“The port is focused on moving more breakbulk through Terminal 6 as we continue to serve shippers at our multi-use terminal,” said Port Chief Commercial Officer Keith Leavitt. “The local partnerships needed to complete this work complement a project that will bring renewable energy to the state.”.

Everett South Terminal Reaches Milestone

By Karen Robes Meeks

The final steel pile to support a strengthened South Terminal was installed at the end of February, marking a significant step in the Port of Everett’s Seaport Modernization program.

Since last summer, 343 piles have been set into the sea floor to strengthen the dock and make it ready to accommodate the next generation of over-dimensional cargo, including aerospace parts for the new 777X.

The South Terminal facility is a major component of the port’s modernization program.

First constructed in 1970s to support logging operations it couldn’t accommodate the minimum 1,000 pounds per square foot requirement for cargo operations. Phase 2 of the project was designed to bolster the remaining 560-feet of the 700-foot South Terminal dock structure and update the wharf’s electrical capabilities.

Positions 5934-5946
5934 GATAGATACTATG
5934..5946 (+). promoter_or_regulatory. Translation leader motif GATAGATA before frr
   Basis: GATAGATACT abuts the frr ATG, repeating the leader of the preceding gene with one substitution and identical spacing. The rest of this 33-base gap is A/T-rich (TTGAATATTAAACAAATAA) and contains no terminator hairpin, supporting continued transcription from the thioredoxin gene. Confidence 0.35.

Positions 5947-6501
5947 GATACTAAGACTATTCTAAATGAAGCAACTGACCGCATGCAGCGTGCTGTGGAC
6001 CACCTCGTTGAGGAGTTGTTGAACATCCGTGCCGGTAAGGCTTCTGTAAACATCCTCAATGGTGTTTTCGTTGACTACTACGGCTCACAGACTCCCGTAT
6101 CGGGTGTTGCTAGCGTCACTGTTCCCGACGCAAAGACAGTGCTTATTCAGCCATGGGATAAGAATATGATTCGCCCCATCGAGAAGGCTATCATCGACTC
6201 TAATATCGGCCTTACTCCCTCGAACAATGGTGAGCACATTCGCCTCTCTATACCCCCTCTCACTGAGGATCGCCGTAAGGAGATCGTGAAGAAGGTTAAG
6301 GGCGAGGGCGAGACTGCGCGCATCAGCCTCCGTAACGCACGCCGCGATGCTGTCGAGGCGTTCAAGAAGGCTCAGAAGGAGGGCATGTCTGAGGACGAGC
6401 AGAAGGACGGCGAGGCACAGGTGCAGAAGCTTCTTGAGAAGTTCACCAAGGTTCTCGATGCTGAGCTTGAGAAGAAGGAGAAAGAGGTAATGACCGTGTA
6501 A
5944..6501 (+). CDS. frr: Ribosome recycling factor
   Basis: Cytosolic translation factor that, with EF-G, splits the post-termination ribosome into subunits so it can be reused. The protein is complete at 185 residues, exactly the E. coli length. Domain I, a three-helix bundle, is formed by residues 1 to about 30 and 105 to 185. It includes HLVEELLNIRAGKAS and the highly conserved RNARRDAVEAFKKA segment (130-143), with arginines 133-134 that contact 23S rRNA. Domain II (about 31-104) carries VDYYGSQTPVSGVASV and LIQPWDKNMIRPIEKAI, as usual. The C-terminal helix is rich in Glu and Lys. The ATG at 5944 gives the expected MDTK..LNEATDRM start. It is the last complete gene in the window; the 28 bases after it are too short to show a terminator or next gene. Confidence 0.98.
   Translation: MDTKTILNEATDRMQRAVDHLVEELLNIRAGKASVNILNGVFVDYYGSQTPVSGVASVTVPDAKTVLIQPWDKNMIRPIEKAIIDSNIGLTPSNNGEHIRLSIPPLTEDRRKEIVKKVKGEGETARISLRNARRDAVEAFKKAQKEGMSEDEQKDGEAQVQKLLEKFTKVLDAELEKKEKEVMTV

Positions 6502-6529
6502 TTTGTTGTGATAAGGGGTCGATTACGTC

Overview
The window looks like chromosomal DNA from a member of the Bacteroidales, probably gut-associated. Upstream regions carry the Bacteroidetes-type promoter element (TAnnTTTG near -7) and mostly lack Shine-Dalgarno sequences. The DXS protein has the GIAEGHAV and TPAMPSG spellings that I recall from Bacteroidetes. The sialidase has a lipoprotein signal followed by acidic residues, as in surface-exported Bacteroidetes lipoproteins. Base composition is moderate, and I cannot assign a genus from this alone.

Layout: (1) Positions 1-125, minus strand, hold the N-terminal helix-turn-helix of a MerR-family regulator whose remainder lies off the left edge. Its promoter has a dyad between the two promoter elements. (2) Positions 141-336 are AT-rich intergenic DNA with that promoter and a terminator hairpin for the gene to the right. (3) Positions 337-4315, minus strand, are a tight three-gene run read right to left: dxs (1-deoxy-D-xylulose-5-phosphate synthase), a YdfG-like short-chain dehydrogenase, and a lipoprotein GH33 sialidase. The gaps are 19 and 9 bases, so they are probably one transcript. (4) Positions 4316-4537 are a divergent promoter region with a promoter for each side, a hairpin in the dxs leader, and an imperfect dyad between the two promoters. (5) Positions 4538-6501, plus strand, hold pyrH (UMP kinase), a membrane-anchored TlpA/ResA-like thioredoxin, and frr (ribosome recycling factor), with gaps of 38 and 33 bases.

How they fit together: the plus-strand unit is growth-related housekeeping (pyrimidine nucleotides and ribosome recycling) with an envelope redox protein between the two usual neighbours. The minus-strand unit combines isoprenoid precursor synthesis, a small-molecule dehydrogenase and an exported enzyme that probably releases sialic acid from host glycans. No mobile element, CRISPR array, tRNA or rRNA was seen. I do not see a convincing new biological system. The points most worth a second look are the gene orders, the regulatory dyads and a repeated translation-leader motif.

When completed, the dock will be able to support two, 100-foot gauge rail-mounted container cranes and provide the ability to plug in while at dock.

The $36 million project will be finalized by December 2019.

Long Beach Students to Partner with USCG

By Karen Robes Meeks

Long Beach students will benefit from a recently signed memorandum of understanding by the US Coast Guard and California State University, Long Beach for a Coast Guard scholarship program.

The College Student Pre-Commissioning Initiative enacted by the Coast Guard Pacific Area Command allows Coast Guard Pacific Area deputy commander Rear Adm. Nathan A. Moore to award CSPI scholarships to applicants from their Minority Servicing Institution partner school.

Accepted students may take part in a minimum of 16 hours a month of Coast Guard activities.

"The Coast Guard is excited to begin this partnership with Cal State Long Beach," said Moore. "The CSPI program gives young men and women a chance to serve their country while earning their college degree, which is beneficial for the Coast Guard, the university and the community."